LONDON: Global equities drifted yesterday while the dollar ended 2019 on a subdued note following a buoyant year of stock market gains, driven in recent weeks by hopes of an imminent US-China trade deal. Wall Street edged higher yesterday, recovering from a dip at the open, as President Donald Trump disclosed the date and location for the signing of the much-awaited initial US-China trade deal. Trump wrote in a tweet that the Phase 1 agreement would be signed on Jan. 15 at the White House and that he would later travel to Beijing to begin negotiations on the next phase.
Trade-sensitive tech stocks, including Apple Inc , were the biggest boosts to the benchmark S&P 500 index, which is on track for its best year since 2013 and the second-best year in two decades. A relatively loose monetary policy by the Federal Reserve and upbeat economic indicators have also lifted the major US stock indexes to all-time highs this month. Latest data from China showed manufacturing activity expanded for a second straight month in December, partly driven by seasonal demand.
The figures align with other signs of stabilization in the Asian economy, including last week’s data that showed profits at China’s industrial firms grew at the fastest pace in eight months in November. At home, data showed a reading of the consumer confidence index was 126.5 in December, compared with a revised 126.8 in November. Trading volumes are expected to remain thin this week, with stock markets shut for the New Year’s Day holiday today.
Advancing issues outnumbered decliners by a 2.35-to-1 ratio on the NYSE and by a 2.00-to-1 ratio on the Nasdaq. The S&P index recorded three new 52-week highs and no new low, while the Nasdaq recorded 36 new highs and 12 new lows. MSCI’s global share index was treading water but is on track for a 24 percent rise in 2019 – the index’s best performance in almost a decade. In Europe, equity markets were mixed, with Britain’s FTSE slipping 0.4 percent while France’s CAC was little changed in thin trading. Germany’s DAX was closed.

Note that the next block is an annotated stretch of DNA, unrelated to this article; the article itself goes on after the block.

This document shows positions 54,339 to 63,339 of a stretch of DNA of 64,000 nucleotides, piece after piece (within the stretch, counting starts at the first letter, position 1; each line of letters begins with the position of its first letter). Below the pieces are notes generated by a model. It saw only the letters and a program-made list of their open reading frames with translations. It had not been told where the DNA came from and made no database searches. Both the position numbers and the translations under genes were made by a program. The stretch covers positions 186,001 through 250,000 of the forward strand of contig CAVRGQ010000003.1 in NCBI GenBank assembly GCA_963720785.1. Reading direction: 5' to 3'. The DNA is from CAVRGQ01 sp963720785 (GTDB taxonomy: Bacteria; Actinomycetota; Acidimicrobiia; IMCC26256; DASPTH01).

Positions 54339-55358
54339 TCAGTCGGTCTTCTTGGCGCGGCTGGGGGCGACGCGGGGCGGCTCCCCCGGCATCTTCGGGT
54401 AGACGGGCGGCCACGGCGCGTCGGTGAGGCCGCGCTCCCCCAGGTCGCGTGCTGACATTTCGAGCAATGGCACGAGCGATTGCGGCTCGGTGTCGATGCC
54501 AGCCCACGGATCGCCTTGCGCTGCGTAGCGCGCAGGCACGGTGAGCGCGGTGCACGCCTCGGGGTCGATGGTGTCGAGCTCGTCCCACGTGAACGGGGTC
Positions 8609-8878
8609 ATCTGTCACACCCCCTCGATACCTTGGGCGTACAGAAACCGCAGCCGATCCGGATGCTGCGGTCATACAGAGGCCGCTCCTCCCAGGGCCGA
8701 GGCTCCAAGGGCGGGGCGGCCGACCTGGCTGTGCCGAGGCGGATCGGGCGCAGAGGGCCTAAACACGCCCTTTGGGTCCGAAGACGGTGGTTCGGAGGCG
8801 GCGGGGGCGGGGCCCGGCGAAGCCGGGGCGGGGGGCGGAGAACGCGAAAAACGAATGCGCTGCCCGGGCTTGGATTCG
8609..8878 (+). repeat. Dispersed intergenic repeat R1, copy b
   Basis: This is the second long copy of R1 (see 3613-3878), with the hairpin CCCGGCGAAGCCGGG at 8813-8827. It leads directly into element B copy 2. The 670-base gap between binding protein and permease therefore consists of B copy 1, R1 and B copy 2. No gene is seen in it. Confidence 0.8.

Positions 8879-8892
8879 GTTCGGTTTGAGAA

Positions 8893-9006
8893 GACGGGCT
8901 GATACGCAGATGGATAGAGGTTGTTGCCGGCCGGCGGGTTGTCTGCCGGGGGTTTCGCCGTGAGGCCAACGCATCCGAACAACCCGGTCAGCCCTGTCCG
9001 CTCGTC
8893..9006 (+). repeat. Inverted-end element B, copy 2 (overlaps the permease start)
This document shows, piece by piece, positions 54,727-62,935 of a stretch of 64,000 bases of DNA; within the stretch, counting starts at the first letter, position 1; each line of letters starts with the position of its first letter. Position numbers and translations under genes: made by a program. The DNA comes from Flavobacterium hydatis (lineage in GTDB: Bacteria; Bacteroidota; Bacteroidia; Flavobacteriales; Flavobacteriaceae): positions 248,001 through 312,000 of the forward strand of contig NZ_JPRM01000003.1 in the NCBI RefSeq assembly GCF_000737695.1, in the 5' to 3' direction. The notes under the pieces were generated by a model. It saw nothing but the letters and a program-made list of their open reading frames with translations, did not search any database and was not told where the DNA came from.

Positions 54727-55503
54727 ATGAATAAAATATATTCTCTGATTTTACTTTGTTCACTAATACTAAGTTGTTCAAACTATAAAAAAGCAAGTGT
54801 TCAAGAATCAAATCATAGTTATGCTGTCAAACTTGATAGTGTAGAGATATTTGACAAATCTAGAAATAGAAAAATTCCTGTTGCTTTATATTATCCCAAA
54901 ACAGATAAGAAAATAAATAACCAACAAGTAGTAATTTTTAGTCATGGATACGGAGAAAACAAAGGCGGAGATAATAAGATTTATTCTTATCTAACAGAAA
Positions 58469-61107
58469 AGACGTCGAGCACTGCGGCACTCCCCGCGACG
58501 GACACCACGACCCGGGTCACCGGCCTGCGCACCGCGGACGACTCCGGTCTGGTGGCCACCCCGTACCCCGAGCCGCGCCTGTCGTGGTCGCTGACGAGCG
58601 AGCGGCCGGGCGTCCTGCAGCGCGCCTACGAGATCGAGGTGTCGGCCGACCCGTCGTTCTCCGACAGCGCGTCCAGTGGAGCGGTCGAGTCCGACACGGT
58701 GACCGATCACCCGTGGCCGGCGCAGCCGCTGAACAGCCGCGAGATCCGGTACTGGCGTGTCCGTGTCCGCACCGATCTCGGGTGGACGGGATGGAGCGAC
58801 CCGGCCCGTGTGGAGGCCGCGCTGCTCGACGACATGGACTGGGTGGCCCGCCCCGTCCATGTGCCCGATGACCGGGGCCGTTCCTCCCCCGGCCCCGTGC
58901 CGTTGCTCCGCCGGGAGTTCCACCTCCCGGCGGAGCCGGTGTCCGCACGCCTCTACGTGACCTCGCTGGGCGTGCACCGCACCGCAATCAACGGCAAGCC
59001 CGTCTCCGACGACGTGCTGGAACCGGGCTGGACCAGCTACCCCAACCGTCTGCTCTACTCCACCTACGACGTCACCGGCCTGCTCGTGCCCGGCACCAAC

Bourses in Asia also diverged. China mainland stocks gained 0.4 percent after data showed manufacturing activity in the world’s second largest economy expanded for a second straight month in December. China’s gains built on Monday’s rally, which was driven by a combination of strong retail sales growth and hopes that a new benchmark for floating-rate loans could lower borrowing costs. Meanwhile, Hong Kong stocks fell 0.5 percent as protesters geared up for pro-democracy rallies on New Year’s Eve. Markets in Japan and South Korea were closed for a holiday.
Following losses on Wall Street on Monday, US stock futures showed some optimism ahead of the final session of the year, with S&P 500 e-minis up 0.1 percent. In currency markets, the dollar index, which tracks the greenback against a basket of six major rivals, slipped 0.2 percent in its fourth straight session in the red. The dollar continued to weaken against the yen for a third straight session, dropping 0.2 percent to 108.65 and hitting its lowest level since Dec. 12. The euro strengthened 0.06 percent to buy $1.1204. Sterling hovered around the two-week high it hit on Monday against the dollar, though the possibility of a ‘no-deal’ Brexit at the end of 2020 kept any gains subdued. China’s yuan strengthened 0.3 percent in offshore trading against the dollar.
Oil prices were little changed with US crude at $61.67 a barrel and Brent crude at $66.83 per barrel. The global benchmark remains up 24 percent for the year. Gold continued its rally on a weakening dollar. On the spot market, the precious metal was changing hands at $1,523.14 per ounce, up 0.5 percent. Gold prices have risen nearly 20 percent this year. – Reuters